Posted by Linda Bonvie
December 11, 2012
Last week I wrote about a new study published in the journal Global Public Health that revealed how high fructose corn syrup may add an “additional contributing factor” to the development of diabetes.
That added risk factor, according to study co-author Dr. Michael Goran, likely comes from the higher, “more damaging” fructose content in HFCS, which for HFCS 55 (that is, with 55 percent fructose), is 10 percent more than real sugar.
“It is scientific, textbook knowledge that fructose is handled differently (by the body) than glucose, they are different,” Goran told Food Identity Theft last week.
But a 10 percent increase isn’t the whole story. While the Corn Refiners Association (CRA) lost their bid with the Food and Drug Administration (FDA), spending some big bucks in the process, to rebrand the chemical concoction with the name “corn sugar,” the issue of how much of the “more damaging” fructose HFCS may contain is still unresolved and the subject of a pending petition at the FDA.
This past September, Citizens for Health filed a petition asking that the agency take action against food and beverage manufacturers using HFCS with fructose amounts above 55 percent (the highest amount the FDA allows), and also, in the interim, to provide accurate label information revealing the actual fructose percentage in the HFCS formulation being used. (To read and comment on this petition at the FDA, click here.)
While the CRA continues to pitch the concept that HFCS is almost identical to sugar (which contains 50 percent fructose and 50 percent glucose), HFCS with higher fructose amounts have been around for a while, some containing as much as 90 percent fructose. One brand, Cornsweet 90, is advertised by its manufacturer, Archer Daniels Midland, as having “an intense sweetness that makes it ideal for sweetening foods and beverages without adding a lot of calories.”
“This petition makes perfect sense given the broad use of high fructose corn syrup in our food supply,” Goran commented when the petition was filed. “Consumers need to be provided with accurate label information, especially with regards to fructose content.”
The FDA is fully aware of the use of HFCS 90, which was deliberately not included in the 1996 generally recognized as safe (GRAS) notice for HFCS, which acknowledged that it has “a substantially different ratio of glucose to fructose” and that “the agency does not have adequate information to assess the safety…”
‘Tilting the balance’
“Who would argue that fructose consumption now is higher than it was ten or twenty years ago?” asks Goran, adding, “I’m not talking about the subtle variations in year to year,” but rather “about a huge shift in the food supply that is increasing the amount of fructose that we’re exposed to.”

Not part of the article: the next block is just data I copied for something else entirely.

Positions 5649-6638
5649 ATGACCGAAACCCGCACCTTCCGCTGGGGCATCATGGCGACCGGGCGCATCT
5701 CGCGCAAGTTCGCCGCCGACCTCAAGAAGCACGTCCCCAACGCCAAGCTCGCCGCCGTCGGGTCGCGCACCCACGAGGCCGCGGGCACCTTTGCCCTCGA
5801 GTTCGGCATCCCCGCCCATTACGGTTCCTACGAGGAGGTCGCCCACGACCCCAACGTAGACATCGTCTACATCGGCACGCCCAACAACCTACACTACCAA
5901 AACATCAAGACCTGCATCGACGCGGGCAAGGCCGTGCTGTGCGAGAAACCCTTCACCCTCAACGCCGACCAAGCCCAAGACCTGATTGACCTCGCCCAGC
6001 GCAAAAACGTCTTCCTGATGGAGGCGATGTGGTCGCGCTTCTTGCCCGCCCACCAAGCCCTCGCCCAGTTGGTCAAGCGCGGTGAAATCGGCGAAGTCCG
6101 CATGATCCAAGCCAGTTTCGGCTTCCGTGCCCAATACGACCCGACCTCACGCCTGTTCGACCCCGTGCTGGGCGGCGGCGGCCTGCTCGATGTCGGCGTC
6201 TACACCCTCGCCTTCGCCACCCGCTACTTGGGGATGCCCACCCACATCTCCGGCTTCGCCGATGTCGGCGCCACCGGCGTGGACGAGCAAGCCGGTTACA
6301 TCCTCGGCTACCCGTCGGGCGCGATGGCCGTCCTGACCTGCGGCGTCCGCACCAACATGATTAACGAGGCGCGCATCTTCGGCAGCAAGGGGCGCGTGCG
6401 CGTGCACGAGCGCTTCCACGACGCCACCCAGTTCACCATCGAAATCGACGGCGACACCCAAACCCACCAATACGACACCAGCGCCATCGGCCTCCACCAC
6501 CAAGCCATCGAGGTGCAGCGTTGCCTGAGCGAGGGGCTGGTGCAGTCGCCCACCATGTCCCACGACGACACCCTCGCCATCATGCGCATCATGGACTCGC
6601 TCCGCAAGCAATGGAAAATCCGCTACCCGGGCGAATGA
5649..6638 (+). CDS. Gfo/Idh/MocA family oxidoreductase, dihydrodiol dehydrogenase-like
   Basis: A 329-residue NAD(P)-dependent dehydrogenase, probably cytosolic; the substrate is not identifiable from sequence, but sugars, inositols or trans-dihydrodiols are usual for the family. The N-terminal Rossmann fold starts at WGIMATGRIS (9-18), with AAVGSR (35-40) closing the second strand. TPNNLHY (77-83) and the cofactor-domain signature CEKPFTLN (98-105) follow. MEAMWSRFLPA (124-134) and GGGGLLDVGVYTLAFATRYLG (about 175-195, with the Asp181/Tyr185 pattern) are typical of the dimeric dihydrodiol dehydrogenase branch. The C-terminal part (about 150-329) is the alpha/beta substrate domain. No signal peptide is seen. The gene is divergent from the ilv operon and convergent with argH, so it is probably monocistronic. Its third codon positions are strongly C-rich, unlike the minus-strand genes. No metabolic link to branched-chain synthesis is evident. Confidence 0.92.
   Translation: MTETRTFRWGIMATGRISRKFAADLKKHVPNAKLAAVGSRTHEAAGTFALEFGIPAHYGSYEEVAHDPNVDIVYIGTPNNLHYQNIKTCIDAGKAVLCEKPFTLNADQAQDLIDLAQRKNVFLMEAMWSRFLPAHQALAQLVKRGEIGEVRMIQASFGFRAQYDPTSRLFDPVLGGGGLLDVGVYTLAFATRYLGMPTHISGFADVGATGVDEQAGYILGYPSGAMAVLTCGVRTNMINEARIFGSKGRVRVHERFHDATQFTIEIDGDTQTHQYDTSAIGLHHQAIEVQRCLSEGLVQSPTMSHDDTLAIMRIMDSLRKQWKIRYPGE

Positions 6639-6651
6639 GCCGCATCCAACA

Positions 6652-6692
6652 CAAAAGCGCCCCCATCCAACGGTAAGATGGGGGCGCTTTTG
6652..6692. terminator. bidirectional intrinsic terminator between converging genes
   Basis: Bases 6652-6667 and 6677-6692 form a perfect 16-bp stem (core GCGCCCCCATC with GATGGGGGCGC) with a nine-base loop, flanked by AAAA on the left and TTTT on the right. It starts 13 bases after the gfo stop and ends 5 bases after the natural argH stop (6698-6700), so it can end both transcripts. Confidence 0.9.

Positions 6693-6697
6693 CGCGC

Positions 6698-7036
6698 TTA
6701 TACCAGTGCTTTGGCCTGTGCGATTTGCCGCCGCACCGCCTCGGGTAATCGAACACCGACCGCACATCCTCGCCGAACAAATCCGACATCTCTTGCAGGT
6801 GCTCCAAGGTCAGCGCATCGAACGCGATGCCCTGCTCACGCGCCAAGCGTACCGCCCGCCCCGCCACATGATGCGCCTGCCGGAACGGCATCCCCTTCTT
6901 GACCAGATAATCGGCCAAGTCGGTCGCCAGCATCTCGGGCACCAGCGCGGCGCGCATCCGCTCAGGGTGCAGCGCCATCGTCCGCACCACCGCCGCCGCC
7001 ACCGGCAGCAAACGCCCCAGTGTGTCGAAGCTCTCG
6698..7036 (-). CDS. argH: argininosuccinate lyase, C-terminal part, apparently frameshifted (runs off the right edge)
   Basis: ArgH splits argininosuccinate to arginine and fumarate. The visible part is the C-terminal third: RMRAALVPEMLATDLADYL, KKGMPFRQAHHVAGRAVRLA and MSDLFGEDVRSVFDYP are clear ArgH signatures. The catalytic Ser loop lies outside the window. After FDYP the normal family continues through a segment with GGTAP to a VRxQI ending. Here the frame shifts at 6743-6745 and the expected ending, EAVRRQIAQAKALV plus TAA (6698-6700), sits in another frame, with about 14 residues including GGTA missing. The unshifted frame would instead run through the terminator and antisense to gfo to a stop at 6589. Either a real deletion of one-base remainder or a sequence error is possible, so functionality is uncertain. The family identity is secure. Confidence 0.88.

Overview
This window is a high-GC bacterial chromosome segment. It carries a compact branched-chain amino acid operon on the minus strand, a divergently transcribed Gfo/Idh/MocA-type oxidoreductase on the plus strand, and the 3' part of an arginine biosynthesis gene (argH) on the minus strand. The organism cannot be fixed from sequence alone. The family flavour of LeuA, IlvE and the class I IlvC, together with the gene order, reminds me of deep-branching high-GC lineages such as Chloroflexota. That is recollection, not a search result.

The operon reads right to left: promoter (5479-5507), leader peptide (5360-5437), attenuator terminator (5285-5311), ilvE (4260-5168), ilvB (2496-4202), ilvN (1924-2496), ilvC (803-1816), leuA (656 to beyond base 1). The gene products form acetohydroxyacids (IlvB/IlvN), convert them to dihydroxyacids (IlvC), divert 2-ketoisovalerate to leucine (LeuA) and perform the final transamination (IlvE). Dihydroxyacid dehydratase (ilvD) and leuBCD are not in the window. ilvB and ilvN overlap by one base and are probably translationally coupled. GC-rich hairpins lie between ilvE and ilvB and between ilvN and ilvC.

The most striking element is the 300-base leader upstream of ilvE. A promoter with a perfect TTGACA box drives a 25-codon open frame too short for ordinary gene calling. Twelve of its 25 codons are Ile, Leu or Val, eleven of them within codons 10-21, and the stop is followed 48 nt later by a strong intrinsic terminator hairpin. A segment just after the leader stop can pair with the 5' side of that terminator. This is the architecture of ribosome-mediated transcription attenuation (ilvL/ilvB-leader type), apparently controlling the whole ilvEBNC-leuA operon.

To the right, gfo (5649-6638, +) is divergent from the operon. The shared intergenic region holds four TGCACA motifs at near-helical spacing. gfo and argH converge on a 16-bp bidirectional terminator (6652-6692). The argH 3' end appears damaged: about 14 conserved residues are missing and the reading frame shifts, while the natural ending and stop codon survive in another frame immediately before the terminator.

While some of this fructose increase is coming from sugar,” according to Goran, “the excess is coming from HFCS. And that excess is tilting the balance toward a greater proportion of fructose to glucose.”
With HFCS now found in everything from bread to spaghetti sauce to drugs, many consumers are starting to demand greater transparency from food manufactures regarding its use. As one petition supporter put it in a comment posted at the FDA docket, “It is only fair to require manufacturers to let consumers know exactly what and how much of this potentially damaging ingredient is included in their product. That way consumers at least will have true information when they make a choice to buy or not buy a product.”
In 1982, when HFCS was still a fairly new food ingredient, an ad by Cargill Corporation, one of its major producers, hyping the sweetener to food and beverage companies asked, “Corn in your cola?” and noted how “Coke, Dr. Pepper, Sprite and Fanta, they’ve all switched to the sweetness of high fructose corn syrup.”
In anticipation of even more big corporations not only putting corn in their cola, but all kinds of other foods and beverages, Cargill underwent a $90 million dollar expansion, declaring that “when this expansion is completed, Cargill will have a total capacity of 1.3 billion pounds of fructose a year. That’s enough to fill a train load that would stretch 154 miles.”
One can only wonder how much further that HFCS train has stretched (along with the waistlines of American consumers) in the 30 years since.
To read and comment on this petition at the FDA docket click here.